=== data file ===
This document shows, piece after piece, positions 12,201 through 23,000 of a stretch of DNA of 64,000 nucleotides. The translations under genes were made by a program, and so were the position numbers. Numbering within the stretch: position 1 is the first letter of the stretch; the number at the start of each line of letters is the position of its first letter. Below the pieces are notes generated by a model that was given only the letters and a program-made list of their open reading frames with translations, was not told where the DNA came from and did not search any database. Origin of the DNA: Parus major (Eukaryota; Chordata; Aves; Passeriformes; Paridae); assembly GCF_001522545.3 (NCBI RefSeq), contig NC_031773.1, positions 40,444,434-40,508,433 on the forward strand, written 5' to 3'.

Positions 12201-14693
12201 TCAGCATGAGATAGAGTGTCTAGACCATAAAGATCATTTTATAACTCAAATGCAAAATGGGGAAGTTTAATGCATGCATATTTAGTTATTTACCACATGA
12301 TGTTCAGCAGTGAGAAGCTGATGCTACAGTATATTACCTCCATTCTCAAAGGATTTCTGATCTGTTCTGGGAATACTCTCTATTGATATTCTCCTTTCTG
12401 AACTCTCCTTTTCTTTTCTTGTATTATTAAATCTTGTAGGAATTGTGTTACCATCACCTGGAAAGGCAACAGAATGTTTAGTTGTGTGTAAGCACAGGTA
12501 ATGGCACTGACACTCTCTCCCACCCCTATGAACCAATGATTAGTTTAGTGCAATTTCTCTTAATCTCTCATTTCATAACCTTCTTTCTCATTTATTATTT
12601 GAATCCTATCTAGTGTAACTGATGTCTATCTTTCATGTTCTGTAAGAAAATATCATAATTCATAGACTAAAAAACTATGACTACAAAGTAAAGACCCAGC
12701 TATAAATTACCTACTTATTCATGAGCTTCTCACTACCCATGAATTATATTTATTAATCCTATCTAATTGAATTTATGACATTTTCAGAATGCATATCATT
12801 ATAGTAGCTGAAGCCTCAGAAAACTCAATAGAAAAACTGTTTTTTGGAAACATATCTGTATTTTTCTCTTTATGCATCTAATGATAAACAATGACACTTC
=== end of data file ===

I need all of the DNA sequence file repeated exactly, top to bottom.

This document shows, piece after piece, positions 12,201 through 23,000 of a stretch of DNA of 64,000 nucleotides. The translations under genes were made by a program, and so were the position numbers. Numbering within the stretch: position 1 is the first letter of the stretch; the number at the start of each line of letters is the position of its first letter. Below the pieces are notes generated by a model that was given only the letters and a program-made list of their open reading frames with translations, was not told where the DNA came from and did not search any database. Origin of the DNA: Parus major (Eukaryota; Chordata; Aves; Passeriformes; Paridae); assembly GCF_001522545.3 (NCBI RefSeq), contig NC_031773.1, positions 40,444,434-40,508,433 on the forward strand, written 5' to 3'.

Positions 12201-14693
12201 TCAGCATGAGATAGAGTGTCTAGACCATAAAGATCATTTTATAACTCAAATGCAAAATGGGGAAGTTTAATGCATGCATATTTAGTTATTTACCACATGA
12301 TGTTCAGCAGTGAGAAGCTGATGCTACAGTATATTACCTCCATTCTCAAAGGATTTCTGATCTGTTCTGGGAATACTCTCTATTGATATTCTCCTTTCTG
12401 AACTCTCCTTTTCTTTTCTTGTATTATTAAATCTTGTAGGAATTGTGTTACCATCACCTGGAAAGGCAACAGAATGTTTAGTTGTGTGTAAGCACAGGTA
12501 ATGGCACTGACACTCTCTCCCACCCCTATGAACCAATGATTAGTTTAGTGCAATTTCTCTTAATCTCTCATTTCATAACCTTCTTTCTCATTTATTATTT
12601 GAATCCTATCTAGTGTAACTGATGTCTATCTTTCATGTTCTGTAAGAAAATATCATAATTCATAGACTAAAAAACTATGACTACAAAGTAAAGACCCAGC
12701 TATAAATTACCTACTTATTCATGAGCTTCTCACTACCCATGAATTATATTTATTAATCCTATCTAATTGAATTTATGACATTTTCAGAATGCATATCATT
12801 ATAGTAGCTGAAGCCTCAGAAAACTCAATAGAAAAACTGTTTTTTGGAAACATATCTGTATTTTTCTCTTTATGCATCTAATGATAAACAATGACACTTC